Carlo Ancelotti after his Ligue 1 triumph with PSG
According to InSerbia writer M. Djulic, Carlo Ancelotti will be named Real Madrid’s head coach on 3rd July. It is understood that compliance with Spanish tax laws have dictated the timing of the announcement.
So now that Los Blancos' preferred candidate is within touching distance of the Bernabeu dugout, it is apt to discuss why he can bring back the glory days to this magnificent club.
Real Madrid coaches arguably have the toughest job in football, as Los Blancos is beyond a football club—it is an institution. Managers have strict prerequisites that are far from negotiable: win trophies, play stylish football and keep the media, plus the board, satisfied. Ensuring fans' and players' happiness is a no-brainer, since the deliverance of the two former requirements largely results in contentment.
There are five crucial factors that would see Ancelotti (if his appointment is indeed confirmed) slot in well with the Spanish capital, in turn giving Real the best possible platform of creating a new footballing dynasty.
Ancelotti played alongside the Dutch trio of Van Basten, Rijkaard and Gullit for the Rossoneri.
Sure, Ancelotti has a wealth of experience, but consider the strong-minded and highly popular players in the dressing room at the Bernabeu? Can Ancelotti handle the likes of Cristiano Ronaldo, Iker Casillas and Sergio Ramos?
In addition to his glittering managerial CV, having coached the biggest stars in world football whilst in his native Italy, England and most recently France, Ancelotti has also ticked the boxes on the pitch. A key member of the legendary Milan side under Arrigo Sacchi, the Rossoneri won the Scudetto and were the last side to achieve back-to-back European Cup triumphs.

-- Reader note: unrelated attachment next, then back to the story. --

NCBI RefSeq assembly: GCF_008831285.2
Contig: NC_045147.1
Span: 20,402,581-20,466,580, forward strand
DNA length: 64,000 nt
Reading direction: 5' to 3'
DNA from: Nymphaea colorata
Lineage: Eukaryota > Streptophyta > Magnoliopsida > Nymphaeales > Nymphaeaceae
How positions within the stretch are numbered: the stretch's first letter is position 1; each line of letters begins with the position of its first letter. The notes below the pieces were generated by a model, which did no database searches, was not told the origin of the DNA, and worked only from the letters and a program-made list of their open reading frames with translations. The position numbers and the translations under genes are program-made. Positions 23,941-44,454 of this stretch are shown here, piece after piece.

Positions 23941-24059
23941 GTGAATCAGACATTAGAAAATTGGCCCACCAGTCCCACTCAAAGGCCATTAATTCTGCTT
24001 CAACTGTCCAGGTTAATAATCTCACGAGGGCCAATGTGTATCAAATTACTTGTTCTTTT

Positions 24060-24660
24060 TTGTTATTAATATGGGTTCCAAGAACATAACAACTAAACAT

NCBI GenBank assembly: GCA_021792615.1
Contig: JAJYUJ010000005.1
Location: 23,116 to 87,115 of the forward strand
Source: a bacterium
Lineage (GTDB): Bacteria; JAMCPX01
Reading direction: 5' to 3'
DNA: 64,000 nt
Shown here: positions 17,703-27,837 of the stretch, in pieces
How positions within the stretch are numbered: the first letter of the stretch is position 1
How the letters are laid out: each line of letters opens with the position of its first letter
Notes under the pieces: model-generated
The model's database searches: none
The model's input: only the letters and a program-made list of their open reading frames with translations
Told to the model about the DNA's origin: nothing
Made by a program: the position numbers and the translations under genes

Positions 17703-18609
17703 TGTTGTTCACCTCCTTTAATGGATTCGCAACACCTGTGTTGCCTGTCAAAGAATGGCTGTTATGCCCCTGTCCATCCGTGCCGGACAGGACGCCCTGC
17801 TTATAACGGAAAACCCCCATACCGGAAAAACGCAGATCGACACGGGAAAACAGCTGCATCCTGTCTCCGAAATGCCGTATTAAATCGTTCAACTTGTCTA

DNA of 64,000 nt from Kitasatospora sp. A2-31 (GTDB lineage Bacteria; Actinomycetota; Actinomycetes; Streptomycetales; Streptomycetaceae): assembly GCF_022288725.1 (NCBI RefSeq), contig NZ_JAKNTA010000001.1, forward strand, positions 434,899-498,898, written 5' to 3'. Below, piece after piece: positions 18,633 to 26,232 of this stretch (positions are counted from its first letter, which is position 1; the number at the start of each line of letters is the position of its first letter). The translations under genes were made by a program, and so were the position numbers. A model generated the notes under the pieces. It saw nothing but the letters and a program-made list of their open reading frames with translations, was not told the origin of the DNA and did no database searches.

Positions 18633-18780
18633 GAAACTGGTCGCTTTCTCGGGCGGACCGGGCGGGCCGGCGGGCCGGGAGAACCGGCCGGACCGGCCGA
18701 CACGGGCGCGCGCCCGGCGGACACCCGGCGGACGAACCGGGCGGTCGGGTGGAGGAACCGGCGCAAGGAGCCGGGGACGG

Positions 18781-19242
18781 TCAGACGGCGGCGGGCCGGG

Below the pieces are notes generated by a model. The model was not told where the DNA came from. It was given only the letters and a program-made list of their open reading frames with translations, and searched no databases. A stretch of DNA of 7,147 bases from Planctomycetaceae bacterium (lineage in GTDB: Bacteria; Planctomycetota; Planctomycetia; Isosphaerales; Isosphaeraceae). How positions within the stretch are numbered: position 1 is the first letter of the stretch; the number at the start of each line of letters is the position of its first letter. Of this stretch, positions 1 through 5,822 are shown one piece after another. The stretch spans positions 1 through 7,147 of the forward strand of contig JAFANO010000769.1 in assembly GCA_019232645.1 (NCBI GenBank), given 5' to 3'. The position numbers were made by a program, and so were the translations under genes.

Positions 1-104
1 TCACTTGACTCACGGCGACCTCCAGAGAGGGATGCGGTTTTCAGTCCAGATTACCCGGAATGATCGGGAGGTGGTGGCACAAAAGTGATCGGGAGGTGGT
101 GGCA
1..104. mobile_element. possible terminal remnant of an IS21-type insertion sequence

The former midfielder rubbed shoulders with the best. On one hand, his teammates included miserly yet elegant defenders such as Paolo Maldini, Franco Baresi and Mauro Tassotti (there could not be a better example of a defensive unit).
On the other hand, there was guile and vision provided by the exquisite Oranje trio of Ruud Gullit, Frank Rijkaard and Marco Van Basten. Based on his Milan playing experience alone, Ancelotti knows how great players tick.
Ancelotti enjoys a joke with his players before a Champions League final.
In contrast to his Real Madrid predecessor, Ancelotti enjoys a good relationship with his players (although Jose Mourinho did, too, before his appointment to the Bernabeu).
Former players have consistently sung the Italian's praises, regardless whether he has suffered the indignity of receiving his marching orders whilst at Chelsea, or in Paris Saint-Germain’s case, where the likes of Zlatan Ibrahimovic and Thiago Silva are desperate for their boss to remain an adopted Parisian.
Ancelotti is the best coach in the world. He arrived at a new place with players he didn't know and a staff that wasn't his own. Despite all this, he settled in quickly. He is a winner. I love the way he manages the team, the calmness he can convey to us.
Importantly, the former Rossoneri boss has also made a point of never criticising his players in public. In fact, he’s is more likely to defend the vulnerable in public, which has yielded huge levels of trust and respect between players and their manager.